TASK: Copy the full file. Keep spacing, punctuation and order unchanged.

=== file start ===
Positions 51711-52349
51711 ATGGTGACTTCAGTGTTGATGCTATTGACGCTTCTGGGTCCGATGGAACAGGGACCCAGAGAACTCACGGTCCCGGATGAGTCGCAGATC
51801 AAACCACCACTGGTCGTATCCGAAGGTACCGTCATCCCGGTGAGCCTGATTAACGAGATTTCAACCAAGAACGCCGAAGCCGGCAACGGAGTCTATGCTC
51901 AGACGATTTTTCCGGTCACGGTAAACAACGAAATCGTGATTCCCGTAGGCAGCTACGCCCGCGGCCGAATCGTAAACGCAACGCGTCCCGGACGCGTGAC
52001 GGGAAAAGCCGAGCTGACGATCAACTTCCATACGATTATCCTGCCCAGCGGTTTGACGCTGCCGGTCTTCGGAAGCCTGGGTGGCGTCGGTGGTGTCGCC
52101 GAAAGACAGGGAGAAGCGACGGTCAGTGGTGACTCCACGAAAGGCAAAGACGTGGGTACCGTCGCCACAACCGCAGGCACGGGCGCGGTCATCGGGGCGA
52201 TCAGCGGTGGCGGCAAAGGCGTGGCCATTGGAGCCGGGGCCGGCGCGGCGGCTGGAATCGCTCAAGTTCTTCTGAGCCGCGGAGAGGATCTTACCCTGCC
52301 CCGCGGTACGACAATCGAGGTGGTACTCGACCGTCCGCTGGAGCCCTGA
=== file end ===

Positions 51711-52349
51711 ATGGTGACTTCAGTGTTGATGCTATTGACGCTTCTGGGTCCGATGGAACAGGGACCCAGAGAACTCACGGTCCCGGATGAGTCGCAGATC
51801 AAACCACCACTGGTCGTATCCGAAGGTACCGTCATCCCGGTGAGCCTGATTAACGAGATTTCAACCAAGAACGCCGAAGCCGGCAACGGAGTCTATGCTC
51901 AGACGATTTTTCCGGTCACGGTAAACAACGAAATCGTGATTCCCGTAGGCAGCTACGCCCGCGGCCGAATCGTAAACGCAACGCGTCCCGGACGCGTGAC
52001 GGGAAAAGCCGAGCTGACGATCAACTTCCATACGATTATCCTGCCCAGCGGTTTGACGCTGCCGGTCTTCGGAAGCCTGGGTGGCGTCGGTGGTGTCGCC
52101 GAAAGACAGGGAGAAGCGACGGTCAGTGGTGACTCCACGAAAGGCAAAGACGTGGGTACCGTCGCCACAACCGCAGGCACGGGCGCGGTCATCGGGGCGA
52201 TCAGCGGTGGCGGCAAAGGCGTGGCCATTGGAGCCGGGGCCGGCGCGGCGGCTGGAATCGCTCAAGTTCTTCTGAGCCGCGGAGAGGATCTTACCCTGCC
52301 CCGCGGTACGACAATCGAGGTGGTACTCGACCGTCCGCTGGAGCCCTGA